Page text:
Something we're really pleased about is having added birdbath heaters. Since our winter temperatures aren't severe, heaters in the 50-watt range suffice to keep water from completely freezing in birdbaths by the front walk and outside my parents' suite. Such a small expenditure of electricity for a good purpose: I recommend them to anyone caring for birds in a cold climate.

Having read some good tips on helping birds through the winter, the other new thing we're trying is small shelters for small birds: some like heavy felt, some heavy raffia. Can't tell how much they're being used, but occasionally see one swinging far more than any breeze accounts for. The idea is to give small birds shelter from the wind and rain. We know the barn is a virtual aviary in the winter, but that's a long way from the feeders, and perhaps not all species care to cohabit.

We ordered most of our new items from Duncraft, and recommend them highly. Take a look at what they have to offer: Help Birds Survive Winter.


Posted in: Wildlife  Tags: ,
Pat posted on December 28, 2010 15:09

Worst online shopping results ever! We ordered 8 boxes of Harry and David's usually deliciious pears to give to friends and neighbors and share with guests. Guaranteed for arrival by Christmas - December 24. Well, it is December 28 and we are still empty-handed. Such an embarrassment and a huge disappointment. Their explanation December 24? They have a new arrangement with FedEx to use SmartMail - if ever there were a misnomer. FedEx handed the boxes off to the post office somewhere in Maryland. Our mail comes out of Richmond, so there's no apparent sense to this. Given that FedEx made numerous stops here Dec. 23 and Dec. 24, we wished Harry and David had used normal, reliable FedEx delivery like other vendors. Amazon, WinterSilks, Gardeners' Supply, Duncraft - our orders placed even two days after the Harry and David order all arrived Wed-Fri, on or ahead of schedule. Called our post office today, Tuesday, December 28, and they have nothing. Pears are making no appearance these holidays, it seems.


Posted in: Diary , Holidays , Web  Tags:
Pat posted on December 20, 2010 14:58
Christmas tree at Heaven Scent, Dec 2011

Latest ever, just 5 days before Christmas! What a difference it makes to have the tree. Our ornaments: oyster shells, of course - what's a Chesapeake Bay tree without oyster shells? I've sprayed most of them with gold paint. Then sand dollars, all natural save the ribbon trim. Red apples, for my New York state of mind. Crosses and paper cutouts from Denmark. Santa on the Eiffel Tower and Santa on the Tower of Pisa, for fun and memories of many trips. And lots of musician-angels, for the season.



Posted in: Diary , Holidays  Tags:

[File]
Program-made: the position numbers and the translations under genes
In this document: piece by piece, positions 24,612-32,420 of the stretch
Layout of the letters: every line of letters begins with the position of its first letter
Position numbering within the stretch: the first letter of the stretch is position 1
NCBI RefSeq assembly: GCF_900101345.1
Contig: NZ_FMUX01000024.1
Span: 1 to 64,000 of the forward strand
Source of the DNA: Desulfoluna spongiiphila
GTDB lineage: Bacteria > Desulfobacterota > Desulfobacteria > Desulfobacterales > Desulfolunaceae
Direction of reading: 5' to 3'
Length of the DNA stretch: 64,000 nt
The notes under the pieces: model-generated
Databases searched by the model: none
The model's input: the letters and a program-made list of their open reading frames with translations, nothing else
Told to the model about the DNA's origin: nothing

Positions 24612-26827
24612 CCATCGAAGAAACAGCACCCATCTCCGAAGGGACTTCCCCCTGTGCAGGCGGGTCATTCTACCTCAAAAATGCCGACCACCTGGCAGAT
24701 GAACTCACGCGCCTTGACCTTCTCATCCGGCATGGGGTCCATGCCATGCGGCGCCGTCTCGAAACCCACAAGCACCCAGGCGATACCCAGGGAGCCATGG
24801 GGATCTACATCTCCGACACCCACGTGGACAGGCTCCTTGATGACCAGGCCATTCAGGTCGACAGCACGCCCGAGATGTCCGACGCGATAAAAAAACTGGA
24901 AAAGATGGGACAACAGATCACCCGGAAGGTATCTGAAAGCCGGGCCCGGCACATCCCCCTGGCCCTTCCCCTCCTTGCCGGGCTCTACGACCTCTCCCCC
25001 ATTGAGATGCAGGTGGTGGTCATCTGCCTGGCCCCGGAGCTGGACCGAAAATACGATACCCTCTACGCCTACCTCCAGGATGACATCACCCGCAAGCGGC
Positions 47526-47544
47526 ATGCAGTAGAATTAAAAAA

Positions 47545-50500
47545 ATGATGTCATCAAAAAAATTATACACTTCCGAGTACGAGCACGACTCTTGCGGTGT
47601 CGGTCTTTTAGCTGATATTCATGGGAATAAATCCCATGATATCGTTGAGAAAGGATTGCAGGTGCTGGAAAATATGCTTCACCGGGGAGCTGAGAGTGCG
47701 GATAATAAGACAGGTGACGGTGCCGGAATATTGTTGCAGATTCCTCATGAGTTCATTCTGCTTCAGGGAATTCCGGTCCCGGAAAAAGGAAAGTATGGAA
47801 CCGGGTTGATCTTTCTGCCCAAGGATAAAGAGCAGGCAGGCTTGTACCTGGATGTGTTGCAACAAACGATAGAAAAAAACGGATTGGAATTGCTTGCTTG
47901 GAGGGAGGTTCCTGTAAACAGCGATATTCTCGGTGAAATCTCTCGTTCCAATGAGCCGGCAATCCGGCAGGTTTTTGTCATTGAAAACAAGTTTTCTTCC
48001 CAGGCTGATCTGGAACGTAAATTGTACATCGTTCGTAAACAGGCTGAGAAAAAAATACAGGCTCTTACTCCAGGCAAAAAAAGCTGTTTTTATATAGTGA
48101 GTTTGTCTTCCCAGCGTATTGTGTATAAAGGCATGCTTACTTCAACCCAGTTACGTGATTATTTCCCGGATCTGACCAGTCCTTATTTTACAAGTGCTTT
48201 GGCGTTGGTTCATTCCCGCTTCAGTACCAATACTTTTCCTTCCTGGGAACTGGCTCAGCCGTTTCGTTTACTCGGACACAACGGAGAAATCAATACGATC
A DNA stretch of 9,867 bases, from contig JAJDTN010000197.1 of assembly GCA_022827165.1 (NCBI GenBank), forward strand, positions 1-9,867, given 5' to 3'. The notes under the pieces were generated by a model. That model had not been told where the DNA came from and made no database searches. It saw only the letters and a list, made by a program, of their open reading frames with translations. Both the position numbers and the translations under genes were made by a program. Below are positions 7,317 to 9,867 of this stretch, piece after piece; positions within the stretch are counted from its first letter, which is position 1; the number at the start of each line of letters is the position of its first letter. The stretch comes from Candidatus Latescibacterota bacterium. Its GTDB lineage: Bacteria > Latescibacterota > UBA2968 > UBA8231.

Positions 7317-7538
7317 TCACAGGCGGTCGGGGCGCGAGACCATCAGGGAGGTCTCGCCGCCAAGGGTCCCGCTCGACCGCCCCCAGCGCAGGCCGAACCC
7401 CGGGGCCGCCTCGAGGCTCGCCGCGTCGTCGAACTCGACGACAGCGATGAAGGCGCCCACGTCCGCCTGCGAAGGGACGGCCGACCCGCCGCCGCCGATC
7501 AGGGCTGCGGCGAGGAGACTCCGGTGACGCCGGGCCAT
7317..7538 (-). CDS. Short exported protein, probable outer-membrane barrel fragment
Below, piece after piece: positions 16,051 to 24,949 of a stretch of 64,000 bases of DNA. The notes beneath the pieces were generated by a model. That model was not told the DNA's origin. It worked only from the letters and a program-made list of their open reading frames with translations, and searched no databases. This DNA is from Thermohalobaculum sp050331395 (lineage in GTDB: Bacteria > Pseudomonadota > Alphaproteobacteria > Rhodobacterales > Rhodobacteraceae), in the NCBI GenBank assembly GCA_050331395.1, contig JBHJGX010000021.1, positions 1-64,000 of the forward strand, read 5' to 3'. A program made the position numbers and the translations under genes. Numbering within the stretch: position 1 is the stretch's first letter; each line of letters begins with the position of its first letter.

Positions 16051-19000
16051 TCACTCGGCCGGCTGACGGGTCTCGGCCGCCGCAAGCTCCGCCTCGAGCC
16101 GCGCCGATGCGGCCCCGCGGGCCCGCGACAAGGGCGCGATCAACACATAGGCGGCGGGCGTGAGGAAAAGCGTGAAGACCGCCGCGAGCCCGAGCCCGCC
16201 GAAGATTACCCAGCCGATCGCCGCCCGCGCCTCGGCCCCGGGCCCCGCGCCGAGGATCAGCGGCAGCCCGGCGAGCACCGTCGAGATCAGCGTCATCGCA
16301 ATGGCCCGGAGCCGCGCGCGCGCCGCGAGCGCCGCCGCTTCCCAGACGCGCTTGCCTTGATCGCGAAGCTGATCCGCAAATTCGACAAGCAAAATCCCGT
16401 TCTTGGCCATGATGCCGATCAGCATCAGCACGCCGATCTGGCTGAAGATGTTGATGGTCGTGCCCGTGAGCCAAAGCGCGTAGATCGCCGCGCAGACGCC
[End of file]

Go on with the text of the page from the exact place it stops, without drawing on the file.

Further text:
Pat posted on December 19, 2010 13:30
Christmas tree on shaker at Macey's Christmas Tree Farm

Finally went to get a Christmas tree today - very late, but no matter, the tree is as fresh as they get. One of the benefits of country living. We don't get our trees from a store lot, but rather Macey's Christmas Tree farm, just a couple miles away, on Stampers Bay Road. There are acres of white pine, Scotch pine (my choice), Canadian fir, Norway spruce, blue ice, Leyland cypress, all nicely lined up, and well spaced so they grow evenly. It can take me a while to choose my tree, there are so many beautiful ones, but once I'd made my selection, I could just let Macey's folks do the work. They cut the tree, then hauled it off on wheels to the stand where they shake the tree to get all the loose and dead needles and branches off. It's very effective. [The first photo shows them with my tree after shaking it.] Then the tree trunk is bored deeply enough to sit securely on the tree stand's spike. I asked for the bottom six inches of branches to be sawn off: no problem. Then onto a bed where the tree is quickly wrapped in netting, all snug and easy to transport.


Ready to wrap the tree with nettingTree wrapped and ready to carry

Home and immediately onto the stand in the living room, warm water in the basin. I went with a smaller tree this year, just 6' - last year's was up to the ceiling. But it's nearly as wide as it is tall, and we think it's beautiful. I wouldn't consider getting a tree from anywhere else, as long as I'm here in Virginia. Oh, and what did we pay? $34 for that 6-footer. I know my city-dwelling friends will envy that.


Posted in: Diary , General , Holidays  Tags:

Calendar

«  September 2014  »
MoTuWeThFrSaSu
25262728293031
1234567
891011121314
15161718192021
22232425262728
293012345
View posts in large calendar
Heaven Scent Bed & Breakfast at Chick Cove Manor on Facebook

Search Blog

Banners

Support The Amelia Appeal

Visit Pat's Genealogy Pages

Month List

Recent Posts

Recent Comments

Disclaimer
The opinions expressed herein are my own personal opinions.

© Copyright 2014 Pat Patterson